Removing The Committee Under The Patients Property Act
In British Columbia, when a person loses the capacity to manage his or her own affairs, someone can apply to the British Columbia Supreme Court to be appointed committee. The legislation governing the committee appointment process is called the Patients Property Act, and the person incapable of managing his or her own affairs is called the “patient.” The applicant is usually a spouse or close family member of the patient, such as a child. It is not easy to become committee, and the applicant must satisfy the Court that the person is in fact incapable of managing his or her own affairs.
Once the Court has appointed a person committee, the committee exercises great power over the assets of the patient. The committee can also make decisions in respect of the patient’s medical treatment and care, making the committee a very important and powerful position in respect of a patient.
Committees can also be dismissed by the Court. An applicant who believes the committee is not doing a good job, or is otherwise acting improperly, may apply to the Court and ask that the committee’s appointment be rescinded. A committee can be removed for failing to perform various duties described in the Patients Property Act, including the duty to act in the best interests of the patient.
The issue of rescinding the appointment of a committee was recently brought before the Courts in Ng v. Ng, decided in February 2013 by Justice Gropper of the B.C. Supreme Court. In this case, the patient was the committee’s husband. The patient had been injured in a catastrophic car accident many years before, and had been left in a vegetative state. A large body of medical evidence said that the patient would never recover, remaining in a vegetative state for the remainder of his life. As a result of the medical evidence, and after the patient had been in a vegetative state for some 10 years, the committee decided not to allow continued provision of life support to the patient.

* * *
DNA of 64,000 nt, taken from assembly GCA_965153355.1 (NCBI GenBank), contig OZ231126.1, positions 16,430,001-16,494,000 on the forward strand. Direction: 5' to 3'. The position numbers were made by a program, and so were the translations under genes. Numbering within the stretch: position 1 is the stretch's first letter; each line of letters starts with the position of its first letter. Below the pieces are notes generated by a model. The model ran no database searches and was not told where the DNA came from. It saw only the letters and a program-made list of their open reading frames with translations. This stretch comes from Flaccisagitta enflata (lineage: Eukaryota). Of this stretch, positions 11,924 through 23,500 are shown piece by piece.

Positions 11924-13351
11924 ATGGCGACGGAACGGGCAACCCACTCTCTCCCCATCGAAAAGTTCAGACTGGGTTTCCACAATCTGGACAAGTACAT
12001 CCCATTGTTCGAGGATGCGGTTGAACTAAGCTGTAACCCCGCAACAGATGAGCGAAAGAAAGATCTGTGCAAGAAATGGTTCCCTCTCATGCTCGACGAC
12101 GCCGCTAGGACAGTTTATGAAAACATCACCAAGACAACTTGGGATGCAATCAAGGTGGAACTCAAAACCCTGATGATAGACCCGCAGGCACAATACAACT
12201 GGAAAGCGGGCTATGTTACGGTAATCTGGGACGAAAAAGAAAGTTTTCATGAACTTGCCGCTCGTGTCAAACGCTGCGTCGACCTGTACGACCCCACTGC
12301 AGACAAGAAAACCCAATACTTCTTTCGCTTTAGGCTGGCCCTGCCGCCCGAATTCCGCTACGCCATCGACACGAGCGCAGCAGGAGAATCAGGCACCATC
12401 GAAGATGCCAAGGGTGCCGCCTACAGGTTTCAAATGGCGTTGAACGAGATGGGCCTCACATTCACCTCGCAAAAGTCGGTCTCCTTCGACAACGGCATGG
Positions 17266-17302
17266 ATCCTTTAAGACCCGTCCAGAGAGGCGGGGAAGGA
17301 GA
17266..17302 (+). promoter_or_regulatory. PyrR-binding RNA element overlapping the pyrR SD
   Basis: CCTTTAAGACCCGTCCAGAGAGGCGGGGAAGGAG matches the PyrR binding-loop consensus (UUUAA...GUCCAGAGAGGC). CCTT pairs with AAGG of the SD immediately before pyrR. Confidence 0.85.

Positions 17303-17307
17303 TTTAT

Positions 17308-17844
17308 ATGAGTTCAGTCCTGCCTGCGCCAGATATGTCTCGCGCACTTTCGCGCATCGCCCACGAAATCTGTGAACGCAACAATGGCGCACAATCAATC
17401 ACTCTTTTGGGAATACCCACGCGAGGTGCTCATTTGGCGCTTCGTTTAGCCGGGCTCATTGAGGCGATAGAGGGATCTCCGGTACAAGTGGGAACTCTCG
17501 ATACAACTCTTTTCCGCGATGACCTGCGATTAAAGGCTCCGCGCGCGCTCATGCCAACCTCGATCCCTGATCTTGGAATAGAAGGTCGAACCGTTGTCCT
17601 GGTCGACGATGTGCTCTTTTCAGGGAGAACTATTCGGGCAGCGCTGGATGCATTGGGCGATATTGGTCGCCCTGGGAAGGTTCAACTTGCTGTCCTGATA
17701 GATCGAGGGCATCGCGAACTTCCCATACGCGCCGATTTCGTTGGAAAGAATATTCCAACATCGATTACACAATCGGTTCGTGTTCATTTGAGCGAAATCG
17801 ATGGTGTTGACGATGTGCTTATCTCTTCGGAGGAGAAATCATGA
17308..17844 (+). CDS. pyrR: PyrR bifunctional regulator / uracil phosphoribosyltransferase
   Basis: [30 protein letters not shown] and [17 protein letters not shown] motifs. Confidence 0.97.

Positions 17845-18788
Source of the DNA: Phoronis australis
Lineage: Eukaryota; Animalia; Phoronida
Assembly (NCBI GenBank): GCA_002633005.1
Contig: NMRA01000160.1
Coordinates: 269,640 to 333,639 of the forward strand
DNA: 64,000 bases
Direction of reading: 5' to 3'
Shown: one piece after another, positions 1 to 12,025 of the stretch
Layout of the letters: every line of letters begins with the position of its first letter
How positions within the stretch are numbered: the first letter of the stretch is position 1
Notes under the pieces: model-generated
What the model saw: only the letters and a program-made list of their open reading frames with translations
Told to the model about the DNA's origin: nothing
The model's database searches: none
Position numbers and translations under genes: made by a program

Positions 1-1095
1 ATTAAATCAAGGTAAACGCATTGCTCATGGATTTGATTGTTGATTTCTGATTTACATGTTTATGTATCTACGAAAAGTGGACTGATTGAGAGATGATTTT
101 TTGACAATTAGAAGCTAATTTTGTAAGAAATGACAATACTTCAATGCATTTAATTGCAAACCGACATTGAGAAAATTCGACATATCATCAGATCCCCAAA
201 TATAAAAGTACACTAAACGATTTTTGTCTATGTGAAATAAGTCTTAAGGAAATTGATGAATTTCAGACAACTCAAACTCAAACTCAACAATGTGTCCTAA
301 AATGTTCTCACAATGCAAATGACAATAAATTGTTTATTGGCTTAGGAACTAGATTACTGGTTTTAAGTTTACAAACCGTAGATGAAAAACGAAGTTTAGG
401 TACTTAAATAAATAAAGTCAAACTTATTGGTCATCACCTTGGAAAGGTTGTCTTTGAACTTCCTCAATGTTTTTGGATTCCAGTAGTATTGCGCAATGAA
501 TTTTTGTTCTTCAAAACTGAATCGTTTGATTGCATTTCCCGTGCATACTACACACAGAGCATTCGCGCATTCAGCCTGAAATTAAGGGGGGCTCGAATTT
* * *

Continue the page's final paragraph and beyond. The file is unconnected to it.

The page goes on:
The Court’s analysis focused on whether the committee had the power to make medical decisions, which she did under the legislation, and not on whether the decision was in the patient’s best interests. The Court found that the medical evidence provided by the committee supported the committee’s decision to remove life support. Although the applicant’s expert was a first-rate neuroscientist, the applicant failed to refute the basic fact that the patient was in a permanent vegetative state.
The Court also made some useful observations. First, the Court confirms that the standard of review of a committee’s decisions usually comes from the Patients Property Act, which requires that a committee exercise its powers for the benefit of the patient and the patient’s family, having regard to, among other things, the needs of the patient and the patient’s family. Second, it is up to the person who wants to remove a committee to prove to the Court that the committee has breached his duty to the patient. Removing a committee will be more a battle of evidence than of legal persuasion, so it is important to be cognizant of the central medical issues in any similar application to remove a committee.
To find out more information, contact one of Pushor Mitchell LLP Wills & Estates Litigation Team:
Matthew Blow can be reached at 250-869-1227, or firstname.lastname@example.org